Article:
• Overview
    Light Needs:
    Full sun
    Watering Needs:
    Water regularly - weekly, or more often in extreme heat.
    Average Landscape Size:
    Dense mounding form reaches 2 ft. tall, 3 ft. wide.
    Key Feature:
    Easy Care and Colorful
    Blooms:
    Inconspicuous; prized for foliage.
  • Detail
    Botanical Pronunciation:BUR-bur-is thun-BERG-ee-eye
    Plant type:Shrub
    Deciduous/evergreen:Deciduous
    Growth habit:Round
    Growth rate:Moderate
    Average landscape size:Dense mounding form reaches 2 ft. tall, 3 ft. wide.
    Foliage color:Burgundy
    Blooms:Inconspicuous; prized for foliage.
    Flower color:Yellow
    Design IdeasA versatile low profile barberry with a dozen uses. Use to flesh out foundation planting with vivid foliage. Add into existing mixed beds and borders. Blends nicely into natural and wild garden settings as habitat plant. Allow to cascade to water's edge at rock waterfalls and garden pools. Perfect for nestling into landscape boulders and softening rock outcroppings. Use in masses for groundcover effect or plant in groups to create drifts of color. In a linear application plants make excellent framework or edging to divide spaces and separate. Even works beautifully in containers in leaf and when bare of all but winter berries.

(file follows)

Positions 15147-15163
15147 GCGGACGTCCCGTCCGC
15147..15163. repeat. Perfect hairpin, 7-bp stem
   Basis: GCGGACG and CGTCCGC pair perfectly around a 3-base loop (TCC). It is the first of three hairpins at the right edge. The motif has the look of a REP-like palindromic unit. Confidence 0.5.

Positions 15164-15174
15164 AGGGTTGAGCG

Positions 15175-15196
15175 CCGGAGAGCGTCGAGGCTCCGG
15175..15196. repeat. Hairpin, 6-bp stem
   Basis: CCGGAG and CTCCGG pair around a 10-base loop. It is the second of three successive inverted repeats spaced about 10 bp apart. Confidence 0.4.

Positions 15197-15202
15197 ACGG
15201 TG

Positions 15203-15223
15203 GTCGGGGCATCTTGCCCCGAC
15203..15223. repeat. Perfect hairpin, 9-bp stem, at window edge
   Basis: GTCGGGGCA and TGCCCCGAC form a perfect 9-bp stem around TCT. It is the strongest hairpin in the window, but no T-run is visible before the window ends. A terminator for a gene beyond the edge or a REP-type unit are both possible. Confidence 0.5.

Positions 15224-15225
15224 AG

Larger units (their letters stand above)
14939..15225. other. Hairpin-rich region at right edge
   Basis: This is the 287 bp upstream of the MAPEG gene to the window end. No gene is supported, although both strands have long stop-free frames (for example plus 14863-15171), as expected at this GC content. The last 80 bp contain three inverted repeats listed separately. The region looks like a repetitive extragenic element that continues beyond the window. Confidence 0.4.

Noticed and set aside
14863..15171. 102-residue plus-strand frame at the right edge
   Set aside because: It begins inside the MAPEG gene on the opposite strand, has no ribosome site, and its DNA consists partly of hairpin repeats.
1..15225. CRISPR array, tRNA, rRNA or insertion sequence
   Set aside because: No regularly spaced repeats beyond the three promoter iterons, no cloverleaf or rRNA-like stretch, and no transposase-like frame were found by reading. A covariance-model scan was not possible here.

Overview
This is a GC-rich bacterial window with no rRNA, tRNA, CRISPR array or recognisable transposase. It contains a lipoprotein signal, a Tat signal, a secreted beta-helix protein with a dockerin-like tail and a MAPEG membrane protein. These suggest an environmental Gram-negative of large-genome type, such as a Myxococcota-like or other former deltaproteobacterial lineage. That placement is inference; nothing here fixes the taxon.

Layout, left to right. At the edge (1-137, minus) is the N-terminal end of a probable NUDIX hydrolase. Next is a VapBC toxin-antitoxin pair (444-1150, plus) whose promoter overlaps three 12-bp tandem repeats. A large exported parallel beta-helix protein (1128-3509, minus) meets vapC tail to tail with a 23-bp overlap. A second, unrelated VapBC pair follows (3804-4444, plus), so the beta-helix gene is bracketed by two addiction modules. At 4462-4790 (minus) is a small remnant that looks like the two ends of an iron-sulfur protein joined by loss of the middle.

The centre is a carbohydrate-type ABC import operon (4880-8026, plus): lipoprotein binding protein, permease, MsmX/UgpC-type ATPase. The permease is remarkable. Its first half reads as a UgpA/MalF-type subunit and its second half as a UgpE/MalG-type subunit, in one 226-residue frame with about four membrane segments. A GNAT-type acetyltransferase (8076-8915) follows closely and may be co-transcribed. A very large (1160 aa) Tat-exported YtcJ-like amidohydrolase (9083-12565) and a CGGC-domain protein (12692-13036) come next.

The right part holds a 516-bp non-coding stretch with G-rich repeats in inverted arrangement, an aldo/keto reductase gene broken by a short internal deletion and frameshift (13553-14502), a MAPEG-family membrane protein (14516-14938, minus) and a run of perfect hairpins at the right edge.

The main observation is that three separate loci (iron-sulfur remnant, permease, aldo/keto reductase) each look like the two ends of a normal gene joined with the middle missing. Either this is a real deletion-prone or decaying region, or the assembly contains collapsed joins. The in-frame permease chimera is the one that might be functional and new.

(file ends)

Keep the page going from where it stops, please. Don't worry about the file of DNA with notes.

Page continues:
Companion PlantsFalse Cypress (Chamaecyparis); Weigela (Weigela); Potentilla (Potentilla); Spirea (Spiraea); Boxwood (Buxus)
  • Care
    Care Information
    Thrives in average, well-drained soil; avoid poorly drained, wet sites. Water deeply, regularly during the first growing season to establish an extensive root system; reduce frequency once established. Apply fertilizer before new growth begins in spring. Prune annually in late winter to shape.Pruning time: winter.
    Light Needs:
    Light needs: Full Sun
    Full sun
    Watering Needs:
    Water needs: Moderate
    Water regularly - weekly, or more often in extreme heat.
  • History & Lore
    History:
    Native to Japan and eastern Asia, Barberries are named for their sharp barbs or thorns on the twigs. The species was named for the first botanist to name the Asian forms, C.P. Thunberg who was in the east in 1784, but the species did not reach the west until a century later. Even then the first purple variety was not recorded until the 20th century by M. Renault of France around the time of World War I. Purple foliage led to vastly increased breeding in England and America. This cultivar was developed by Leo Gentry, Sr. at the Leo Gentry Nursery of Gresham, Oregon and introduced in 1989.